Relational By Default

  • Steve Jones - SSC Editor

    SSC Guru

    Points: 715334

    Comments posted to this topic are about the item Relational By Default

  • Gary Varga

    SSC Guru

    Points: 82166

    On this website's forums we seem to have a collection of reasonable individuals, on the whole, who are prepared to agree that it is best to apply the most appropriate technology regardless of how it would effect their position.

    Unfortunately there is too much biased opinion for all sides. And this is something that as IT professionals we must counter every day.

    Gaz

    -- Stop your grinnin' and drop your linen...they're everywhere!!!

  • g.brennan

    Old Hand

    Points: 381

    Over time I've realised that while I have enjoyed development using a dozen or so database and non-database languages (and still enjoy it) development by its nature rarely looks at the wider corporate picture.

    These days I find it hard to justify any application specific inventions of shared data, it seems logical to me now that we should constrain the attempts to just add more structural without governance.

    In fact outside of a couple of minor use cases experience tells methat the whole schema-less concept has the characteristics of an anti-pattern.

  • call.copse

    SSCoach

    Points: 16835

    A very interesting read thanks. I think I'm getting a better picture of what that is about - it's sometimes tricky to get a real idea between the rantings of zealots. As stated most here try and take things on their merits!

  • Abrar Ahmad_

    SSCarpal Tunnel

    Points: 4208

    [font="Verdana"]Surely, if it is hit and trial + concerning human biases then we are no where but tricky play of money and modes of managers.

    Merit based analysis and decision is too away; as we see people aren't even able to adopt changes in Relational Model in practical. :blush:[/font]

  • Ken Barker

    SSC Journeyman

    Points: 99

    I see this more as an inability of the various engines behind "established" SQL DB's to scale well beyond a point. Teradata is one however that has attempted to address the issue, however requires underlying knowledge to achieve this that could at a stretch be termed "NoDB" as well as lack of affordability / general access.

  • Gary Varga

    SSC Guru

    Points: 82166

    Ken Barker (11/18/2015)


    ..."NoDB"...

    :sick:

    Gaz

    -- Stop your grinnin' and drop your linen...they're everywhere!!!

  • Andrew..Peterson

    SSCertifiable

    Points: 6657

    Gary Varga (11/18/2015)


    On this website's forums we seem to have a collection of reasonable individuals, on the whole, who are prepared to agree that it is best to apply the most appropriate technology regardless of how it would effect their position.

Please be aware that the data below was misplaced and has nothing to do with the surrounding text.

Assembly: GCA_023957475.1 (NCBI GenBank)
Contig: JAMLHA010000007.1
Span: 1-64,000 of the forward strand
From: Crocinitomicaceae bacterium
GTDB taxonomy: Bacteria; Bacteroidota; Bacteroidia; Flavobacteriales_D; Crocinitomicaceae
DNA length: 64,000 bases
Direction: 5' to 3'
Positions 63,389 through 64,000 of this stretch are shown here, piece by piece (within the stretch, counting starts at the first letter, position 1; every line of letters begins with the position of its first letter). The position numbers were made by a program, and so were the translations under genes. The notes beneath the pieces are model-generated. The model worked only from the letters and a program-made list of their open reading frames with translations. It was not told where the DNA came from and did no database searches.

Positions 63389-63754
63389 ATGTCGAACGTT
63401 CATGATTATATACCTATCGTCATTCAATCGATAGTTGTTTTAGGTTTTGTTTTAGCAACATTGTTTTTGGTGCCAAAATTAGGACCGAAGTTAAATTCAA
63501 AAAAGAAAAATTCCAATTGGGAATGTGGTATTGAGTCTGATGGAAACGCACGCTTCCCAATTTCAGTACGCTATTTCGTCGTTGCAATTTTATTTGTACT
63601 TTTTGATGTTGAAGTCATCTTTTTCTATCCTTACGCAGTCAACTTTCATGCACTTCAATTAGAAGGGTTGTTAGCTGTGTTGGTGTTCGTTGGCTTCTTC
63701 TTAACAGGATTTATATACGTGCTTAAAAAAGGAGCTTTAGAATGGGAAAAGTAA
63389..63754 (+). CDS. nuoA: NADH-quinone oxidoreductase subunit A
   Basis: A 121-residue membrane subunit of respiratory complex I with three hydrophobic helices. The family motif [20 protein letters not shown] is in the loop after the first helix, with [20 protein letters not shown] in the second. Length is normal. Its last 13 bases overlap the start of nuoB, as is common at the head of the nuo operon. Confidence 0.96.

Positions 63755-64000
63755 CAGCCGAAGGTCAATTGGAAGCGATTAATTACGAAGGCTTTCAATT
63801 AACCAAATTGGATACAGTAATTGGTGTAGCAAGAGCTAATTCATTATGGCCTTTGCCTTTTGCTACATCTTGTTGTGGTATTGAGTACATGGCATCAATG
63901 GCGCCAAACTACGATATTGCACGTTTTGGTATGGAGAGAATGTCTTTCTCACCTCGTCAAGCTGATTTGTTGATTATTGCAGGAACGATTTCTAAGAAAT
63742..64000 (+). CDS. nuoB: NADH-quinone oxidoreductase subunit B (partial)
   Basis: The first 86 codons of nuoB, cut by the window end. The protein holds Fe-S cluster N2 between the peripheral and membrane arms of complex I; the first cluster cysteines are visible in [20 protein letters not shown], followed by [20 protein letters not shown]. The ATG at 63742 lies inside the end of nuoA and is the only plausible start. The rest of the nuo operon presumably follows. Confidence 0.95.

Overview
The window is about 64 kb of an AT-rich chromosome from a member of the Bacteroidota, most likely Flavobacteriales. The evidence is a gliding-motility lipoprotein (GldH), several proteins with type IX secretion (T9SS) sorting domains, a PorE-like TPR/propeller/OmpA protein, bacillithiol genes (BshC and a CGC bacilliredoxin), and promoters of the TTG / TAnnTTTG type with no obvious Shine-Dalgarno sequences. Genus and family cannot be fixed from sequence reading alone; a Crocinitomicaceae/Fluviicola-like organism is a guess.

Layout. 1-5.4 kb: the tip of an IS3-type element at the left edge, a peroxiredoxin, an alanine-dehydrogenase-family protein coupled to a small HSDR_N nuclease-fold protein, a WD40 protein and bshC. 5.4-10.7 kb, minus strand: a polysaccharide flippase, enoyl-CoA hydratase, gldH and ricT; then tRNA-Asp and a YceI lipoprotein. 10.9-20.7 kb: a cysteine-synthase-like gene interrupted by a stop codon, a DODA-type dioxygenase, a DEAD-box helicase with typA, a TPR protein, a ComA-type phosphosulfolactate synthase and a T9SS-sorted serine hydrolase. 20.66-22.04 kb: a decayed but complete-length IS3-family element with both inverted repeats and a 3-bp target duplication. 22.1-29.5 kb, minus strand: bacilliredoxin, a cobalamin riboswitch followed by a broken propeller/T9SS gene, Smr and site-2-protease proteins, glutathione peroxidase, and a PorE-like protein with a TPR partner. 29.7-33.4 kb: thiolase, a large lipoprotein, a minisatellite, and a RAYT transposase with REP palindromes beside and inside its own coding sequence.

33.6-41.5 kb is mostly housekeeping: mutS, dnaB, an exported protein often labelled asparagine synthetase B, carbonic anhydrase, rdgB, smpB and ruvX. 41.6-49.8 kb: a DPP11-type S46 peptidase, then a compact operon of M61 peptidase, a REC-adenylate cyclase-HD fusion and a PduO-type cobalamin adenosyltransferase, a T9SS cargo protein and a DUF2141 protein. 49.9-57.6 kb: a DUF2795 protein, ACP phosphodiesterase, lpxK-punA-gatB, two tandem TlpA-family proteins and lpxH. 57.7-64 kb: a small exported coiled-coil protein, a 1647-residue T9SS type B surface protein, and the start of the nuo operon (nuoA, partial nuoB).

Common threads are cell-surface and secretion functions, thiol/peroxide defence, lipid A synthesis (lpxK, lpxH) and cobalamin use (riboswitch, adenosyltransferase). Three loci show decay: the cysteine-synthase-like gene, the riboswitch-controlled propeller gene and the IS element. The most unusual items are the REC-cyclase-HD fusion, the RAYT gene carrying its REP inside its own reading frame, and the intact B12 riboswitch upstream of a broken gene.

Unfortunately there is too much biased opinion for all sides. And this is something that as IT professionals we must counter every day.

    Agree with Gary 100%. Both NoSQL and relational databases are tools. Years ago, I found an article on how Klout used Hadoop to capture activity and then , after organizing it, pushed it into an SSAS cube. Point is that it went from unstructured to structured so it could be used.

    The more you are prepared, the less you need it.

  • g.britton

    SSChampion

    Points: 13685

    Microsoft has embraced a hybrid approach with Polybase

    Gerald Britton, MCSE-DP, MVPToronto PASS Chapter[/url]

  • xsevensinzx

    One Orange Chip

    Points: 25531

    I'm still new in developing my data professional career, but here is my two cents.

    I personally view what I do and what others do (better) as experts in all things data (or at least the pursuit of). It's a different mindset, a different set of skills and objectives that normally are not a primary concern of a developer.

    Because of that, putting more weight on the developer to control the schema through code along with everything else is just minimizing the need for data professionals and consolidating those responsibilities to one position. A position that already is overworked, under resourced and possibly not even specialized in the consolidated areas.

    That's a problem simply because the profession, something we are trained or training ourselves to do, is considered easy enough to just consolidate and stick all on the developer to develop, scale and maintain.

    I think that's a decision that ultimately will lead to more issues in the long run, especially when the only benefit is making it easier for the developer to be more flexible with the data as opposed to letting two professionals correctly identify what is best in both areas as most of us do today.

  • akljfhnlaflkj

    SSC Guru

    Points: 76202

    call.copse (11/18/2015)


    A very interesting read thanks.

    Ditto

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